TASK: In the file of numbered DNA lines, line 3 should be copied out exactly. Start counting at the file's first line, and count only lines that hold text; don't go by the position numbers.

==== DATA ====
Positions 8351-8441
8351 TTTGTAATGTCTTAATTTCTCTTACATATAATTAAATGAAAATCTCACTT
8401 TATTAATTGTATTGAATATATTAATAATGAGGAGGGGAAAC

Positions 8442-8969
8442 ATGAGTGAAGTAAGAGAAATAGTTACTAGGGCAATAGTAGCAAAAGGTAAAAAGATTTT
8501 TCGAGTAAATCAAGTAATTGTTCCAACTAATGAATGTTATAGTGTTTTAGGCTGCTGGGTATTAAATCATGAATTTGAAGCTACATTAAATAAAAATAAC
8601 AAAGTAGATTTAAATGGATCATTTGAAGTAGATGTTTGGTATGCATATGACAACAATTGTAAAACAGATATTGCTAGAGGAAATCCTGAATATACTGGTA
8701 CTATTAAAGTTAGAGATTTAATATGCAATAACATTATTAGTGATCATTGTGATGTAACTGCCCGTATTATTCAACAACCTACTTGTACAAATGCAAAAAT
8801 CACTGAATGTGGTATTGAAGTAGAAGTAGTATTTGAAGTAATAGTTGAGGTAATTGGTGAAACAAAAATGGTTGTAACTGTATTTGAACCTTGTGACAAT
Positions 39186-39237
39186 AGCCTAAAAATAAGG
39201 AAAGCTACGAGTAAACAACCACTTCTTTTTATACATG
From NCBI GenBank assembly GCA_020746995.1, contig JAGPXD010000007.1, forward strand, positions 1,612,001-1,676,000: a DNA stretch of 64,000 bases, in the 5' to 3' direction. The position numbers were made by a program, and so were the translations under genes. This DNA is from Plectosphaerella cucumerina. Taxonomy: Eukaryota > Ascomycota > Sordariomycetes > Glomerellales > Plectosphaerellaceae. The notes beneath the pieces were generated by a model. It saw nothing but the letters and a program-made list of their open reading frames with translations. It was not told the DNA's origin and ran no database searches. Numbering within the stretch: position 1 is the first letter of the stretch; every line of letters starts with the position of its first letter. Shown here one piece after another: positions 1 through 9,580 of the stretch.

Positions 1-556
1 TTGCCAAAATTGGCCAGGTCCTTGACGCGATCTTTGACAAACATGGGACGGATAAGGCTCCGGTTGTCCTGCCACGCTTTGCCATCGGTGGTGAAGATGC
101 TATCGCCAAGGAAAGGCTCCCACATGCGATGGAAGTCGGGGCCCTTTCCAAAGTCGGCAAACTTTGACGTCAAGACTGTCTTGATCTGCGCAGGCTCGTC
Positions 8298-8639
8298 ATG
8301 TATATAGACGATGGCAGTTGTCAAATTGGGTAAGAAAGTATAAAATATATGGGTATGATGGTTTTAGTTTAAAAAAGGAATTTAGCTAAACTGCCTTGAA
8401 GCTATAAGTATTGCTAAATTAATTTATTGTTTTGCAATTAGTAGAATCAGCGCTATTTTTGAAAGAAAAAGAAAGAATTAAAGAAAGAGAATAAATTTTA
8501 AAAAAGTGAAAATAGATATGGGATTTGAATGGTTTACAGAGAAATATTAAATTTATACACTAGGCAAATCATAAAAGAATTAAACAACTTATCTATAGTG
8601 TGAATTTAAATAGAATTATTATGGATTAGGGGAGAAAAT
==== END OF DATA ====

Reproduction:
8401 TATTAATTGTATTGAATATATTAATAATGAGGAGGGGAAAC